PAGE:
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Photo#713309
Large Orb Weaver Spider - Araneus diadematus

Large Orb Weaver Spider - Araneus diadematus
Greenville, Providence County, Rhode Island, USA
October 6, 2012
Size: 1" sans legs
I came across this large spider that had spun its web on a handrail to the porch. She (I'm guessing a female) tolerated a few close-up photos,
then quickly headed for the underside of the rail and tried to be as close against it as possible. Not wanting to stress her out, I left her.
She was back at the center of her web about a half-hour later and I left her alone.

Images of this individual: tag all
Large Orb Weaver Spider - Araneus diadematus Large Orb Weaver Spider - Araneus diadematus

Moved to Araneus diadematus
Moved from Spiders.

I think we're right with atypical Araneus diadematus. Part of the reason I'm leaning that way (besides our comments) is that Marcia found an A. diadematus in the same area on the same day.


In my experience where you find one of these you will find a large population in the area.

A. diadematus...?
My first reaction was A. marmoreus too. But, if you imagine the faint reddish markings on the abdomen to be white, I think this one would look a lot like a conventional A. diadematus, cross and all.

We were going to say marmoreus,
but now that we see your comment, we see how it might be diadematus. We just don't see diadematus that look like this which is why we lean toward marmoreus. We'll need some more comments!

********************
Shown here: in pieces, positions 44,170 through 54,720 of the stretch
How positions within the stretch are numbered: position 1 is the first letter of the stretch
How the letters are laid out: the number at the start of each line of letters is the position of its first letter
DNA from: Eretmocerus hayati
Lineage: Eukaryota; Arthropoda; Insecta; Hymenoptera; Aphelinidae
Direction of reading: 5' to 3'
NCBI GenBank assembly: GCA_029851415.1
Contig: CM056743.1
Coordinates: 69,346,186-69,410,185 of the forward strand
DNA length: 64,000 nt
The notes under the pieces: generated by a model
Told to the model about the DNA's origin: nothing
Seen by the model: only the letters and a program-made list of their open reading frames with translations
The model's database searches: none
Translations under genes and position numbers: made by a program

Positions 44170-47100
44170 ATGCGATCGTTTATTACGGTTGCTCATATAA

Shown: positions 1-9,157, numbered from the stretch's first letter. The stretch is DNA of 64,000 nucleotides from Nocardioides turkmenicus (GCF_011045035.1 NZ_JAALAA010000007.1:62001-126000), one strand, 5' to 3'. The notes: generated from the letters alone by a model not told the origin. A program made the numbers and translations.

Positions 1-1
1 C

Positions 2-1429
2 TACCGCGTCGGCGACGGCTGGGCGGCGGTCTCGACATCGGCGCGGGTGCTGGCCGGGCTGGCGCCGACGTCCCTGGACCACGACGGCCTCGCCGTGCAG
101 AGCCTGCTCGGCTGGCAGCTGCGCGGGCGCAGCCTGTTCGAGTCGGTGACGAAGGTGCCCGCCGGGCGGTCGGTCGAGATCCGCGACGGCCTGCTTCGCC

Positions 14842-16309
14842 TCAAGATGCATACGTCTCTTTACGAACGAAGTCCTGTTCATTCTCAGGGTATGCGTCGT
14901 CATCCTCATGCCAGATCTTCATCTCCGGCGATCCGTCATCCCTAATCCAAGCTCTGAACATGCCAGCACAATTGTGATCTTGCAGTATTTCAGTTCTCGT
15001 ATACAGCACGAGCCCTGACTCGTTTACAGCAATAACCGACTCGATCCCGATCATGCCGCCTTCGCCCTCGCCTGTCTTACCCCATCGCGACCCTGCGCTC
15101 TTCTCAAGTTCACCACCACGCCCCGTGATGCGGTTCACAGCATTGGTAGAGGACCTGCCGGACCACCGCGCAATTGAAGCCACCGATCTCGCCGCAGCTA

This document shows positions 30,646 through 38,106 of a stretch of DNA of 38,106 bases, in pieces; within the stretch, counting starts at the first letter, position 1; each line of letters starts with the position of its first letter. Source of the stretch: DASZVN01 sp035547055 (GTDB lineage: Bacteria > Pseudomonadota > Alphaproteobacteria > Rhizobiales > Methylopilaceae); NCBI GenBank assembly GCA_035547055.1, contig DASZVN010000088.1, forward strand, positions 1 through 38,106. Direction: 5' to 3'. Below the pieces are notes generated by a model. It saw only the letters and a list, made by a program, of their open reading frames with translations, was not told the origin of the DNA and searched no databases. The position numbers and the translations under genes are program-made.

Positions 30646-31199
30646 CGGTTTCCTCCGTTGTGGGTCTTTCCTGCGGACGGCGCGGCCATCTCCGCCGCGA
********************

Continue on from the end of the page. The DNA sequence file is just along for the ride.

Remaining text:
Moved to spiders
Moved from ID Request. This is another Araneus. However, I'm not 100% sure which species. It appears to be an A. diadematus without the cross. However, I'd also consider A. marmoreus. Let's get some other people's opinions.

 
Moved to spiders
I have several photos of it, one in particular that shows it at angle slightly different from the others I've sent as it climbed up its web to hide under the rail. I also have a far away view, but perhaps helpful, of a third spider resembling this and the other with prey that I submitted. Would you like me to send them to aid in ID? If so, how do I get them in with the others rather than as a first time submission? Many thanks.

 
No Thanks
The only other angle that would help ID this spider is a close-up of the epigyne which I'm sure you didn't get =}. I'm pretty sure we have the right ID here. If you want to try to get a shot of the epigyne, you can seal the live spider in a plastic baggie and take the pictures through the plastic... then just release the spider back to its rail.

 
Moved to spiders
Many thanks to ALL who are seeking to identify this and the other, similar spider that has prey in its photo. I always learn so much through you. I really appreciate your effort!

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